Collective reflexivity in social marketing through ethnographic film-making: The Yolngu story of tobacco in Yirrkala, Australia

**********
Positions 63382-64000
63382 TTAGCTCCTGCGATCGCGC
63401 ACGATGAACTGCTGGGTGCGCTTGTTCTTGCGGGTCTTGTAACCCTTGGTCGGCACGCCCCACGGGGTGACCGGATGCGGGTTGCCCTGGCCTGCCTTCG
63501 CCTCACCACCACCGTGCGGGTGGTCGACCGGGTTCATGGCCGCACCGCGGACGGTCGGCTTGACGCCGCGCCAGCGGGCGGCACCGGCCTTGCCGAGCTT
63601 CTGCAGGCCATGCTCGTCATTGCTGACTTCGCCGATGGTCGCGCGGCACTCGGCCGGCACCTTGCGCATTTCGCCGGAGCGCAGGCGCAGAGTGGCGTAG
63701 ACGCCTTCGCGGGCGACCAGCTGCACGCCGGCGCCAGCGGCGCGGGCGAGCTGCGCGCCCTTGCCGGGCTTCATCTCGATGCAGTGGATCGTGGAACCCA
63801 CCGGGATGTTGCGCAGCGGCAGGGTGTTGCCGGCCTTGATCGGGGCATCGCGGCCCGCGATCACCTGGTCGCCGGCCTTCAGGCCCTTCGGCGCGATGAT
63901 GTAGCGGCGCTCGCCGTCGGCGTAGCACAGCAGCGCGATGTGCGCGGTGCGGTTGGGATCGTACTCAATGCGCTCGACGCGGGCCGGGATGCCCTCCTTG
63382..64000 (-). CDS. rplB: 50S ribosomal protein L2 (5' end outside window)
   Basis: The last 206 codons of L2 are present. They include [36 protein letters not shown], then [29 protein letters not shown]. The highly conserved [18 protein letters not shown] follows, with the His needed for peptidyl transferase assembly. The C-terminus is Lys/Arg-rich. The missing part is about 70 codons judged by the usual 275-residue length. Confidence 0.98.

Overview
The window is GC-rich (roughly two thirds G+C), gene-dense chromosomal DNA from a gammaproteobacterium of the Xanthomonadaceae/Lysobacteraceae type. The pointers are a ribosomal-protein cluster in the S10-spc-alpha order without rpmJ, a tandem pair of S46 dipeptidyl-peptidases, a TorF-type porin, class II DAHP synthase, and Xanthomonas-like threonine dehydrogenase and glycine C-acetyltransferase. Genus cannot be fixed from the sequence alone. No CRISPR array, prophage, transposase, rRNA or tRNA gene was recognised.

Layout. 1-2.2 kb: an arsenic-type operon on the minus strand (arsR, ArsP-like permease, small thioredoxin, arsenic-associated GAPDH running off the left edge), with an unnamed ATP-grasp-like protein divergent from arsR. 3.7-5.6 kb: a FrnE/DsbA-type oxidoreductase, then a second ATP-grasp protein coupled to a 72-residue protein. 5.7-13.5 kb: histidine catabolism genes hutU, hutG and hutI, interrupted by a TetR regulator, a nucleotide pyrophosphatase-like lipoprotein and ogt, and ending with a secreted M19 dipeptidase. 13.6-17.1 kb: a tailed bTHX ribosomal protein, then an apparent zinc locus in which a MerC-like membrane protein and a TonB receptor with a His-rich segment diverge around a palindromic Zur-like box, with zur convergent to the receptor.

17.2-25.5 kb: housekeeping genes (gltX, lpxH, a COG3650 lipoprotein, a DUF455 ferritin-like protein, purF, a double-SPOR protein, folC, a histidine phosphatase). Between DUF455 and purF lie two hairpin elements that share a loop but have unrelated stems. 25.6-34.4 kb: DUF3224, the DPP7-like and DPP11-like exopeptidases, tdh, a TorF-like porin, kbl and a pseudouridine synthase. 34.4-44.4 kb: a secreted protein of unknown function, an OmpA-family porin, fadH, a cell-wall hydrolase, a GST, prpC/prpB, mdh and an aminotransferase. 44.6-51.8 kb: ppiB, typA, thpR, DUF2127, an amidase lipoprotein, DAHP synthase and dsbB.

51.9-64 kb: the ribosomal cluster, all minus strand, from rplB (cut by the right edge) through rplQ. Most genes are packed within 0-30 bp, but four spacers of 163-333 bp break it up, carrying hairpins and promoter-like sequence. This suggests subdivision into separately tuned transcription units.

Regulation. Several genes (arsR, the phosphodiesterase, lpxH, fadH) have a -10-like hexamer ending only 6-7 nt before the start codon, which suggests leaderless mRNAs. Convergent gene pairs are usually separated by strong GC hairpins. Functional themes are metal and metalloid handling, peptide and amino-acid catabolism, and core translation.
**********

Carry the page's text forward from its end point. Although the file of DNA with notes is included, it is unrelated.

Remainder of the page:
This article aims to extend the concept of collective reflexivity into marketing theory. We also identify the potential of ethnographic film-making as an approach for fostering collective reflexivity in social marketing. We focus on the making of an ethnographic film called Ngarali: The Tobacco Story of Arnhem Land, arguing that collective reflexivity is an important theoretical concept and practical objective in social marketing that can help address issues around creating social ties and social identity and of sharing metaphoric meaning. Conceptually, we argue that collective reflexivity encourages us to rethink reflexivity in social marketing and consumer research through a relational perspective. Furthermore, we extend current conceptualisations of collective reflexivity by identifying how sharing metaphoric meaning can act as a vehicle for its occurrence. We argue that facilitating collective reflexivity through ethnographic film-making can offer a more culturally respectful approach to social marketing.